In 2016, Tesla Motors Corp. (TSLA) turned a profit after fourteen quarters of losses and persistently negative cash flows. Now investors are wondering whether the company will remain profitable this year.

As with other news in 2016, Tesla's turnaround came about in dramatic circumstances. (See also: Tesla Shares Fall After Goldman Downgrade.)

Dubious Profits

Even as skeptics predicted doom for the company, Musk emailed employees exhorting them to “produce every car possible” so that the company could “throw pie in the face of Tesla critics.” Eventually, he did that during the company’s third-quarter results, when Tesla turned in a small profit of $22 million after ballooning from $294 million in 2014 to $888 million in 2015.

While Tesla did announce record sales during the third quarter, it is unlikely that those numbers contributed to its profitability. Instead, analysts contend that the company’s sale of zero emission vehicle (or ZEV) credits, instituted by the California Air Resources Board (CARB), was the main reason. Based on filings, they calculated that the company sold $139 million worth of ZEV credits in the market and this inflated its earnings. For example, Jim Collins at The Street calculated an addition of 88 cents to Tesla's non-GAAP earnings due to the credits sale.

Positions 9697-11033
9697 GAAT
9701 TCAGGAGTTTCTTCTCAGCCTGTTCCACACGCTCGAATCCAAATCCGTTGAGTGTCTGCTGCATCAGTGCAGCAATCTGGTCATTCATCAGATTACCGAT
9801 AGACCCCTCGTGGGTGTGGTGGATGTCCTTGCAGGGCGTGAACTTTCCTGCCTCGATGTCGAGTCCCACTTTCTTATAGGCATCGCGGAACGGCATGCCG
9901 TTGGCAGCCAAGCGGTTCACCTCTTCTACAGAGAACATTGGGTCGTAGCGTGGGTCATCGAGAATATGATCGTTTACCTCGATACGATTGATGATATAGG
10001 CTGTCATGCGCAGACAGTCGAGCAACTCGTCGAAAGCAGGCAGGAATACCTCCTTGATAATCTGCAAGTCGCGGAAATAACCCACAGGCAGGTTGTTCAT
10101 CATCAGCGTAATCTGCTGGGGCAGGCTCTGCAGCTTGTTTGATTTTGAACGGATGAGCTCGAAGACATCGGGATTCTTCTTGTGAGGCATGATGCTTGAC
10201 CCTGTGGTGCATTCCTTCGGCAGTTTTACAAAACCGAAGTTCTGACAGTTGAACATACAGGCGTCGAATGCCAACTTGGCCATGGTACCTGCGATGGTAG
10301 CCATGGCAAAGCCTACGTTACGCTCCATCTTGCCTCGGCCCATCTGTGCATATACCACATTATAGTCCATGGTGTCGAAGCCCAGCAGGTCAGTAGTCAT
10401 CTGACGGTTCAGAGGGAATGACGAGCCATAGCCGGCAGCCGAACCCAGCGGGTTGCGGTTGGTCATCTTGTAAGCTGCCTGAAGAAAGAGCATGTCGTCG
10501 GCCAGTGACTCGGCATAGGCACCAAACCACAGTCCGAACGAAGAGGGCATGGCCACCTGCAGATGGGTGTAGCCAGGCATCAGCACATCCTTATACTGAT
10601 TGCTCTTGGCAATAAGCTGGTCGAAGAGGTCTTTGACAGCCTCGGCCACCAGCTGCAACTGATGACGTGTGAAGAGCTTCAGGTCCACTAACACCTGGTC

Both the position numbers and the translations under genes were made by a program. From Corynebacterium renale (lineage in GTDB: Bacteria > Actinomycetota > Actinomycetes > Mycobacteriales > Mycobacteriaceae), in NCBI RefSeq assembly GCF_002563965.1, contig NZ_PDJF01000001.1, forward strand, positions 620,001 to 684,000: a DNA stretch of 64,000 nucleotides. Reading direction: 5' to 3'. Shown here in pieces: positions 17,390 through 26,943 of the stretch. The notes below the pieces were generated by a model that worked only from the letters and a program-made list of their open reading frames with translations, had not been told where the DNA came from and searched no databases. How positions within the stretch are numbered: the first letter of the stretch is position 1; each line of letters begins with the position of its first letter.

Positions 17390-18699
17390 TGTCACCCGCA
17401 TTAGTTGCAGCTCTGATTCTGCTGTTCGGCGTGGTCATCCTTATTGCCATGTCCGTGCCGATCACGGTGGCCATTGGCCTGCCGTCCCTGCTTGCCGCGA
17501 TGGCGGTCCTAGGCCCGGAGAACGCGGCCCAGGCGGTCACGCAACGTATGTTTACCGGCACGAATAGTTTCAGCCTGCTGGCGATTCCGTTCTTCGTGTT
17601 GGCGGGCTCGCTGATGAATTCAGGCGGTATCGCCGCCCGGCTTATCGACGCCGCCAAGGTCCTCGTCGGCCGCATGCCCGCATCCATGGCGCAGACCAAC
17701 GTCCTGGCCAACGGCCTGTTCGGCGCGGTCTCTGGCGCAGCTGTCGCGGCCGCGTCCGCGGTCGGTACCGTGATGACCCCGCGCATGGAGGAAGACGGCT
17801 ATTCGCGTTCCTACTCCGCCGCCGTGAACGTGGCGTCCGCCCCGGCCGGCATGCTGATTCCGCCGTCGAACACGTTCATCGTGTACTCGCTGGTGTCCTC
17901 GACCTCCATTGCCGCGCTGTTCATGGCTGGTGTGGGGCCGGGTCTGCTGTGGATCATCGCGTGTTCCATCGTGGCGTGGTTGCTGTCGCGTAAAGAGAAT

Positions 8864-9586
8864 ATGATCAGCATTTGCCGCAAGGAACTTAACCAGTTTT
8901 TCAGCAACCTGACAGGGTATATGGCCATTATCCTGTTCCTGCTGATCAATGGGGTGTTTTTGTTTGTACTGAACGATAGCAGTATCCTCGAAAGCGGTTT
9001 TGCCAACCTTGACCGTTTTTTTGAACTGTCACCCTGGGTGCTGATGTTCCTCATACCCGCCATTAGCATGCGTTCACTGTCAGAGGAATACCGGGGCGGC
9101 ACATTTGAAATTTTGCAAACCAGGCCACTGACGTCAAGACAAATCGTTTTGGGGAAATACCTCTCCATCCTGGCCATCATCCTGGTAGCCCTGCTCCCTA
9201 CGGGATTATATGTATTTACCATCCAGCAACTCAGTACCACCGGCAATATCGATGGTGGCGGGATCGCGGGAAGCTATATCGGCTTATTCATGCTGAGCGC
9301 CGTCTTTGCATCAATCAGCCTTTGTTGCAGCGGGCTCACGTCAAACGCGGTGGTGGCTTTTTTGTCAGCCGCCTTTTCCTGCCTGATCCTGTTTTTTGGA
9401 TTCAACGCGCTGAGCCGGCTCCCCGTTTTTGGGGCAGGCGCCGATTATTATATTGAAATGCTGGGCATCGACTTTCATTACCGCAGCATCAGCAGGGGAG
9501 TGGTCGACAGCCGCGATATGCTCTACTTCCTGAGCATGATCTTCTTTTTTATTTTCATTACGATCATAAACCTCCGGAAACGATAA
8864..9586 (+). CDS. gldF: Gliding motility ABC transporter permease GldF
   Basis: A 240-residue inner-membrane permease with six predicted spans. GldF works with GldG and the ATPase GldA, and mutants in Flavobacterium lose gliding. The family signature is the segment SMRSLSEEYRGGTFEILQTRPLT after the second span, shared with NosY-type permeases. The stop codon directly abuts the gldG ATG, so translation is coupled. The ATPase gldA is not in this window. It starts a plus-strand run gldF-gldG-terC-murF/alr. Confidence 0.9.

Tesla also performed an accounting sleight-of-hand to inch towards profitability. It began counting sale revenues inclusive of its resale price guarantees. (See also: Why Tesla Needs To Report Profits Today.) Musk is confident that the company will be able to repeat its profitability during the fourth quarter. But analysts are doubtful.

Rising Costs

The main reason is that the company’s costs are expected to balloon due to business commitments. Those commitments range from expansion of production facilities to manufacture the Model 3 mass-market electric car, to financing its $2.8 billion SolarCity Corp. (SCTY) acquisition, to ramping up car deliveries to 500,000 in 2018.

Colin Rusch from Oppenheimer & Co. has estimated that the company will need $12.5 billion through 2018 to finance its various ventures. (See also: Combined Tesla-SolarCity Entity Will Need $12.5 billion Over Next Two Years, Says Analyst.) The company reported $3.08 billion cash on hand during its latest quarter. Last quarter was only the second time in its history as a publicly-listed company that Tesla reported a positive cash flow. But it is likely that expansion of its facilities will take precedence over generating positive cash flows for Tesla in the coming quarters.

That means profits may be unlikely at Tesla in 2017.

Want to learn how to invest?

Get a free 10 week email series that will teach you how to start investing.

Delivered twice a week, straight to your inbox.